Rule Change 2013(01) was issued on February 8, 2013. Colorado Rules of Civil Procedure, Rule 16.2 and Rule 313, were amended with this rule change. The changes to Rule 16.2, “Court Facilitated Management of Domestic Relations Cases and General Provisions Governing Duty of Disclosure,” clarify that if an initial expert report is served early, the rebuttal report need not be submitted until 35 days prior to hearing. The changes to Rule 313, “Counterclaim and Cross Claim,” discuss remand to the county court if the counterclaim that caused removal to district court is dismissed.

All of the Supreme Court’s rule changes are available here.

Tenth Circuit: Dismissal of Plaintiffs’ Claims in Foreclosure Action Affirmed

The Tenth Circuit issued its opinion in Toone v. Wells Fargo Bank on Friday, March 8, 2013.

Bryan and JoLynne Toone executed a promissory note (the Note) secured by a deed of trust on their home (the Trust Deed). The Note was assigned several times. After the Toones defaulted on the Note, their home was scheduled to be sold at a trustee’s foreclosure sale. They filed suit to halt the foreclosure and to obtain damages and declaratory relief based on alleged violations of statutory and common law duties by numerous parties who had current or prior interests in the Note and Trust Deed or were involved in the foreclosure efforts. Defendants filed separate motions to dismiss under Fed. R. Civ. P. 12(b)(6), which the district court granted. The Toones appealed.

“A pleading that states a claim for relief must contain . . . a short and plain statement of the claim showing that the pleader is entitled to relief.” Fed. R. Civ. P. 8(a)(2). “To survive a motion to dismiss, a complaint must contain sufficient factual matter, accepted as true, to state a claim for relief that is plausible on its face.” Ashcroft v. Iqbal, 556 U.S. 662, 678 (2009).

The heart of the Toones’ claims was the challenge to the various assignments of the Note. The gravamen of their complaint was the allegation that the purported endorsements on the Note were defective for many reasons, such that subsequent banks never legally became the owner/endorsee of the Note. The problem for the Toones is that their complaint did not adequately allege that the endorsements were improper. It asserted that the endorsements were invalid because the first was signed by an underwriting assistant for the assignee instead of the assignor, and the remaining ones were “robosigned.” However, the face of the Note contradicted the Toones’ allegations. Accordingly, the factual predicate of most of the Toones’ arguments on appeal is undermined.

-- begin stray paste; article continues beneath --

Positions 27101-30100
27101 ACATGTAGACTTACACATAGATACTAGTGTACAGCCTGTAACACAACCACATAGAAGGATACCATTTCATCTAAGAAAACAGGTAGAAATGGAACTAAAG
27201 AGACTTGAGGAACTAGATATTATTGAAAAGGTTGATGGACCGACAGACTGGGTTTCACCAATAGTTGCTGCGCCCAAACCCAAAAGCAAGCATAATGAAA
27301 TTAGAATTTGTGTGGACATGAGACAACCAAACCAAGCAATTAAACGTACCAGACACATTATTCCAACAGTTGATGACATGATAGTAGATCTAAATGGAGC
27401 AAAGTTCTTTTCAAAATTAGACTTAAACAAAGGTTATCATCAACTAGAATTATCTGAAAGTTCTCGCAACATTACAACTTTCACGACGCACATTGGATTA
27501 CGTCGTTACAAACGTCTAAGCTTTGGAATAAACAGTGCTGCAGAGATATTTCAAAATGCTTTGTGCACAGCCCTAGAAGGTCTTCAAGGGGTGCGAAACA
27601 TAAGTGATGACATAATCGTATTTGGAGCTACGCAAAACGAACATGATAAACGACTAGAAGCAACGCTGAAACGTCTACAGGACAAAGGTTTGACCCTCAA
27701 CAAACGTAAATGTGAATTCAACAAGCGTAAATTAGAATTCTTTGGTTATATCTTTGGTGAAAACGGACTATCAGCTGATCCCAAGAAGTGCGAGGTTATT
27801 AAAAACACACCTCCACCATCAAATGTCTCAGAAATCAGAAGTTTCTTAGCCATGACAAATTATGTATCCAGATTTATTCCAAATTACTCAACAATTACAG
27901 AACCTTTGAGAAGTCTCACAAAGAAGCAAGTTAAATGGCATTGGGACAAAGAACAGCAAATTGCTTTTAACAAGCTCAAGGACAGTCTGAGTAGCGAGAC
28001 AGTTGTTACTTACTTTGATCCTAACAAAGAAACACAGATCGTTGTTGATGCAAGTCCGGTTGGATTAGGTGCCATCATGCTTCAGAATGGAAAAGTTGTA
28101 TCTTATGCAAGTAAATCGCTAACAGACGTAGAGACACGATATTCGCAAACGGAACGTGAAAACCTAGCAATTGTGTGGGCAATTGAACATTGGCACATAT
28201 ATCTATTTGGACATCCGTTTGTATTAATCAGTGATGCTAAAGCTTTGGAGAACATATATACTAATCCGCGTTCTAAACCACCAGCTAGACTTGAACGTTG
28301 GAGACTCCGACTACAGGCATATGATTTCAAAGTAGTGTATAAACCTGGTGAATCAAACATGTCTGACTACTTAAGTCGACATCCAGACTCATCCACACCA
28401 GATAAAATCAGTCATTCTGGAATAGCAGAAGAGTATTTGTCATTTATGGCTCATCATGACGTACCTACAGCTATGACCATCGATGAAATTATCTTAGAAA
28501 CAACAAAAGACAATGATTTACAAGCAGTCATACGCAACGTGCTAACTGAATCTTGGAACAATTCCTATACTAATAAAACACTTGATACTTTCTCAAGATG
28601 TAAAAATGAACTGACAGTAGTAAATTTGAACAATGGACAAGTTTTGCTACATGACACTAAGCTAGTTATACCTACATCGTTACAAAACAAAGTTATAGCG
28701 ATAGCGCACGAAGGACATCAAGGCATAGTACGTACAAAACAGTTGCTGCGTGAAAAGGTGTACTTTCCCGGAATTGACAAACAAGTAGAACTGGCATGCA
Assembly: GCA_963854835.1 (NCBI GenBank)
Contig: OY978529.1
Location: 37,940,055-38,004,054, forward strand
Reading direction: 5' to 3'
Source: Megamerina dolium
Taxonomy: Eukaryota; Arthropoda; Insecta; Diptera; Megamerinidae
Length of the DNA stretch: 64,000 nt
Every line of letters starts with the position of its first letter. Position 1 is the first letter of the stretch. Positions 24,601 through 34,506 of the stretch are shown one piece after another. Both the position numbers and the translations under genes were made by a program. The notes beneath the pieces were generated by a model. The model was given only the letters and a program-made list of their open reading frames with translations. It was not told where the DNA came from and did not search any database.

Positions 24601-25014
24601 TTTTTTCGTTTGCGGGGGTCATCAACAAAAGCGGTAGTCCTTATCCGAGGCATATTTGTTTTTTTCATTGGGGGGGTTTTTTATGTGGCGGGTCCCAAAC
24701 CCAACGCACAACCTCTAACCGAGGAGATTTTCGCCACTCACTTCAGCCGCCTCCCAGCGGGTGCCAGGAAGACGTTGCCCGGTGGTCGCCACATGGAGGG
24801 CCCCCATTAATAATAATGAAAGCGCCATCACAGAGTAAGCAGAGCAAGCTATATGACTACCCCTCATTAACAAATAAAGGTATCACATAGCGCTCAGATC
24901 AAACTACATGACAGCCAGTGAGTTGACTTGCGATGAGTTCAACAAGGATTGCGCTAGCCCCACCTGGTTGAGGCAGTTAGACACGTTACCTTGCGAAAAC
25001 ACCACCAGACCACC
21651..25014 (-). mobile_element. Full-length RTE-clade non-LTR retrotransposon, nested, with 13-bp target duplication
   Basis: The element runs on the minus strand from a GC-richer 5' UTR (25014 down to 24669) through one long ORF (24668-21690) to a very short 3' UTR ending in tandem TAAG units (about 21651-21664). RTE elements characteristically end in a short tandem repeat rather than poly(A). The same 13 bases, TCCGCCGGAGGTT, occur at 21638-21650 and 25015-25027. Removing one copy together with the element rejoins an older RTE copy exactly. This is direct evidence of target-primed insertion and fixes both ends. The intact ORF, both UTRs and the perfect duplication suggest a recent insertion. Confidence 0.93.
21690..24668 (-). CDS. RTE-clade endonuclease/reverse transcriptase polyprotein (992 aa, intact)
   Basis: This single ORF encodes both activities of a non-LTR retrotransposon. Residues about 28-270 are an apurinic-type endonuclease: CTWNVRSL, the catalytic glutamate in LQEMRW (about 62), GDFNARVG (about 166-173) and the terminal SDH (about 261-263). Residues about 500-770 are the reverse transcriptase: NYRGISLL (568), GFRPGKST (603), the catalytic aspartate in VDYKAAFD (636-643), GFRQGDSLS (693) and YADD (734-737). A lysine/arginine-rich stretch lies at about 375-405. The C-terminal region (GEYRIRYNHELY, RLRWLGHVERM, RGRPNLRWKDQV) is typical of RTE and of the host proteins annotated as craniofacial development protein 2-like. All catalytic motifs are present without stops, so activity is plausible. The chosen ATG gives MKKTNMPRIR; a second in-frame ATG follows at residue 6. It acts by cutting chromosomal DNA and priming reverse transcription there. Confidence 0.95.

Toones’ opening brief on appeal also asserted that the defendants committed multiple acts that constituted violations of the Fair Debt Collection Practices Act (FDCPA). The brief failed, however, to specify what those acts were. The issue was so inadequately treated in the argument sections of opening briefs, the Tenth Circuit concluded it did not deserve its attention.

The Toones next claimed that Wells Fargo violated the Real Estate Settlement Procedures Act  (RESPA) by not responding to their written requests for information. To survive a Rule 12(b)(6) motion to dismiss a claim under § 2605(e) of RESPA, plaintiffs must plead actual damages stemming from the failure to respond to requests or a pattern or practice of misconduct. See Hintz v. JPMorgan Chase Bank, N.A., 686 F.3d 505, 510–11 (8th Cir. 2012).  The Tenth Circuit held this claim must fail due to the conclusory nature of the complaint.

AFFIRMED.

Tenth Circuit: Jury Instructions Proper and Speedy Trial Act Not Violated in Defendant’s Conviction of Bank Fraud

The Tenth Circuit published its opinion in United States v. Loughrin on Friday, March 8, 2013.

Kevin Loughrin was convicted of bank fraud and other charges arising from a check and identity theft scheme.

He appealed his conviction on two grounds: (1) the district court’s jury instructions on the bank fraud  counts, 18 U.S.C. § 1344(2), were erroneous because they did not contain a requirement that Loughrin intended to defraud a bank; and (2) the delay between his indictment and trial violated his rights under the Speedy Trial Act.

Jury Instructions

Loughrin first argued that the district court’s jury instructions on the bank fraud counts, 18 U.S.C. § 1344(2), were erroneous because they did not contain a requirement that Loughrin intended to defraud a bank.

The case law requires the government to prove: “(1) that the defendant knowingly executed or attempted to execute a scheme (i) to defraud [§ 1344(1)] or (ii) to obtain property by means of false or fraudulent pretenses, representations or promises [§ 1344(2)]; (2) that defendant did so with the intent to defraud; and (3) that the financial institution was then insured by the Federal Deposit Insurance Corporation.” United States v. Rackley, 986 F.2d 1357, 1360–61 (10th Cir. 1993).